by Daniel Ooko
NAIROBI, May 20 (Xinhua) -- Kenya's health authorities confirmed on Wednesday that 13 new cases of polio have been detected in the east African nation despite two nationwide vaccination exercises that were carried out early this year.
The country's Director of Public Health Dr. Shahanaz Shariff said the new cases were reported in Turkana district in northern Kenyan and blamed it to poor routine polio immunization.
The physician said the virus originated from neighboring countries and entered Kenya through the border district of Turkana.
His remarks came as Kenya announced that the third round of polio vaccination campaign would begin on May 22-23 and targets at2.3 million children under five years old.
"Independent monitors will go to houses and check if the child has been immunized. We will mark the house and make sure that the children who have been immunized have their fingers dipped in ink which cannot be removed," Sheriff told journalists in Nairobi.
The first and second phases of the campaign were carried out in March and April countrywide. However the virus is still circulating within Turkana district.
Health experts said even after the two rounds of the campaign in Turkana, nearly 80 percent of the reported cases had not received even a single dose of the oral polio vaccine.
Dr. Sheriff said that the five-day immunization exercise will target at all children under the age of five years in all districts countrywide.
While saying that the government had set aside over 61 million shillings (780,000 U.S. dollars)to carry out the third phase of a polio vaccination exercise next week, Sheriff outlined measures put in place to ensure this immunization drive is carried out successfully.
"Routine immunization is much cheaper. With this amount of money, we could be actually buying all the vaccines which are required for nine months. So we are spending money on campaigns while we should be using this money in immunization," he explained.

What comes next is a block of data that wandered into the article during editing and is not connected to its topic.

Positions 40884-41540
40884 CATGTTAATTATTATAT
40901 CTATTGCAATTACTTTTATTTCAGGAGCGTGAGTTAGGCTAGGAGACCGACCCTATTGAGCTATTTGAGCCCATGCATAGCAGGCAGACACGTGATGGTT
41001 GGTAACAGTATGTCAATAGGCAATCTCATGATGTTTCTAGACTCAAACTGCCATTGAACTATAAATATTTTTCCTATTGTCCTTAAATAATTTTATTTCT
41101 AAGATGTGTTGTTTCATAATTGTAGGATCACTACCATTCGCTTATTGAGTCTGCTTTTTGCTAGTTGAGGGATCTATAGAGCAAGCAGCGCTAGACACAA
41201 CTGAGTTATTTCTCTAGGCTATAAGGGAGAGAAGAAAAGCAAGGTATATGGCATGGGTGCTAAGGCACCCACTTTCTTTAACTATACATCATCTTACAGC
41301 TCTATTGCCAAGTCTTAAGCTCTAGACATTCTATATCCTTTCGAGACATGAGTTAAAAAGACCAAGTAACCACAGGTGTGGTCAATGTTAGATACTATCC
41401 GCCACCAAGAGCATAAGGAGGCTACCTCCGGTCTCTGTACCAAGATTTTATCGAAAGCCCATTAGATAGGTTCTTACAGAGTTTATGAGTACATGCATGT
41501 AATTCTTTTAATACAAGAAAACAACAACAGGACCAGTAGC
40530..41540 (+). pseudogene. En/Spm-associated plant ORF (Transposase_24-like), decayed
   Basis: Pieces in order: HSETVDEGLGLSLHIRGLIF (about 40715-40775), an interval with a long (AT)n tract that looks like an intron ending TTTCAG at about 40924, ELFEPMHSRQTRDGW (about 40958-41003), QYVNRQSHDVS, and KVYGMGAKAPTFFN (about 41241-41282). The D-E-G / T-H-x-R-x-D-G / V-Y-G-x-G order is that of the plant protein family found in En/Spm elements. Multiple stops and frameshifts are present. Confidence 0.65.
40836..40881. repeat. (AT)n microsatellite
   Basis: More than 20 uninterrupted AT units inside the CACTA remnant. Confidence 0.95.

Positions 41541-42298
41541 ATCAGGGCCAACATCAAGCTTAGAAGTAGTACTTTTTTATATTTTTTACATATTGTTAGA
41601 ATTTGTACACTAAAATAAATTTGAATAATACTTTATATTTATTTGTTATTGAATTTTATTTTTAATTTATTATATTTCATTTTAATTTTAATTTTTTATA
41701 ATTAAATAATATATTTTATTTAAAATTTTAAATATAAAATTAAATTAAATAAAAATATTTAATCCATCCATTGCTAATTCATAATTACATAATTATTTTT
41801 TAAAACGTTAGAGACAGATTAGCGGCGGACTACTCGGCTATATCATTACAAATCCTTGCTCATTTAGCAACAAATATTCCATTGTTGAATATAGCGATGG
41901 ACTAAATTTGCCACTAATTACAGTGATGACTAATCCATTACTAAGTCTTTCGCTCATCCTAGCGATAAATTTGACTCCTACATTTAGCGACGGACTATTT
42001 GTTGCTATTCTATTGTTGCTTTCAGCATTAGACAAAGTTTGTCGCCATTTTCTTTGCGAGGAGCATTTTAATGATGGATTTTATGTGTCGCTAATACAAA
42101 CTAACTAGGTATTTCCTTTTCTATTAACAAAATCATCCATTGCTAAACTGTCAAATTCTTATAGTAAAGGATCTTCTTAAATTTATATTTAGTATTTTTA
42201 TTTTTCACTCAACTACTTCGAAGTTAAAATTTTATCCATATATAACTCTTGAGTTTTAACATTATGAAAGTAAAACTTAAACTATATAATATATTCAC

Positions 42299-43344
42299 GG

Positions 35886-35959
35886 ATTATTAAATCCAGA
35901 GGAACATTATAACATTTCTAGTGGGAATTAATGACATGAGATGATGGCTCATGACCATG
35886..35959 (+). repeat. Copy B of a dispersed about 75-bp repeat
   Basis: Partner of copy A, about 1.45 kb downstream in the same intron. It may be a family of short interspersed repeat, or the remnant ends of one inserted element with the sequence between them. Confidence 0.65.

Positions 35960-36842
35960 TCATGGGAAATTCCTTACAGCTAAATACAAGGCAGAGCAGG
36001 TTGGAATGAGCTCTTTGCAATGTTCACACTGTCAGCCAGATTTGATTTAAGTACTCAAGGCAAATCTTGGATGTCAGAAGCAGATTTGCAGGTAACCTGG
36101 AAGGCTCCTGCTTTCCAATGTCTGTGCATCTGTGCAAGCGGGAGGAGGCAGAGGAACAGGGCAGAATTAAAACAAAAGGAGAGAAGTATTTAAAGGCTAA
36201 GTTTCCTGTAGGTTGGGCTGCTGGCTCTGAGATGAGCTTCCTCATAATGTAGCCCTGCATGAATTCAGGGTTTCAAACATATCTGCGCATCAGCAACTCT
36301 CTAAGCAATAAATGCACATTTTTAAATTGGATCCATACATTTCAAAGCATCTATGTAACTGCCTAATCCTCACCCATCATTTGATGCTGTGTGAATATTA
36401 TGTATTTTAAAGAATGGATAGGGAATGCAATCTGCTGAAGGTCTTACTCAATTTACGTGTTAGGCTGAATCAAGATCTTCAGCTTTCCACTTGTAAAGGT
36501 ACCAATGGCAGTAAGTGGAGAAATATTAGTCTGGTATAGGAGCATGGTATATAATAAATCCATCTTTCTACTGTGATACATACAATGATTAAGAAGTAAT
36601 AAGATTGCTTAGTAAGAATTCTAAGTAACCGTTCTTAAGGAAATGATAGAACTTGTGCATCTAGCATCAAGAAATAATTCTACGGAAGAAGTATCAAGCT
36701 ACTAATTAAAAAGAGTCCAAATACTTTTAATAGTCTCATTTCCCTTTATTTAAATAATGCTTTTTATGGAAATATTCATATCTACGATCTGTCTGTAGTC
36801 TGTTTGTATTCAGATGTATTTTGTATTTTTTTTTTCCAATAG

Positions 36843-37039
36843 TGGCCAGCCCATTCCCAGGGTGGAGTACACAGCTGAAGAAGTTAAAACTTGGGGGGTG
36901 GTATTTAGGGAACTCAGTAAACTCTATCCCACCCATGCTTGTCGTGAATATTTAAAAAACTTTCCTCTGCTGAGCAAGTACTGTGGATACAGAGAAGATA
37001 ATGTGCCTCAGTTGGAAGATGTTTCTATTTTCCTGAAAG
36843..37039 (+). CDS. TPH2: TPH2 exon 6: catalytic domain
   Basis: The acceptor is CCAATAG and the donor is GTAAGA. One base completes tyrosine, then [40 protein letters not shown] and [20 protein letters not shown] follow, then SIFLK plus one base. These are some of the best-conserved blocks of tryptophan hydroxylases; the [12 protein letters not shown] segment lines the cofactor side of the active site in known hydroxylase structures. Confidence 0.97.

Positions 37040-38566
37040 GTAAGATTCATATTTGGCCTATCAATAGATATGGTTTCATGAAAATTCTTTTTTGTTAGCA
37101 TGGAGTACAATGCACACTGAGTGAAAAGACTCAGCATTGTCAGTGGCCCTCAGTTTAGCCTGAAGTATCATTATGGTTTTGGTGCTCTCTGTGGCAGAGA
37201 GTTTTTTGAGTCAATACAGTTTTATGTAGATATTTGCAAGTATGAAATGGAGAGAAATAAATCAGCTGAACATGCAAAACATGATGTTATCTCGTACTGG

Sheriff stressed the need for key players in the medical sector to redouble their efforts in controlling the virus through sensitization exercises.
World Heath Organization (WHO) Immunization Advisor Dahir Dualealso called for concerted efforts to guard children against polio.
"The threat of polio is still there and the only time we can afford to relax is when all our children have been vaccinated with at least three doses of oral polio vaccine," he said. "We appeal to ministry officials to double their efforts to make sure that all our children get their routine vaccination doses."
The last polio case in Kenya was recorded more than 20 years ago. This year, however, at least 16 cases, all polio virus type one, have been confirmed in the Horn of Africa region.
Two of these were in Kenya, three in Uganda and 11 in Sudan, according to the WHO. The total number of cases for 2008 was 29.
The Ugandan cases, reported in the northern district of Amuru, were the first in 13 years. Ethiopia has not reported new cases in the past six months.
Polio is an infectious disease that mainly strikes children under five. It is spread primarily by the faeces of an infected person getting into the food chain. It causes paralysis and can befatal.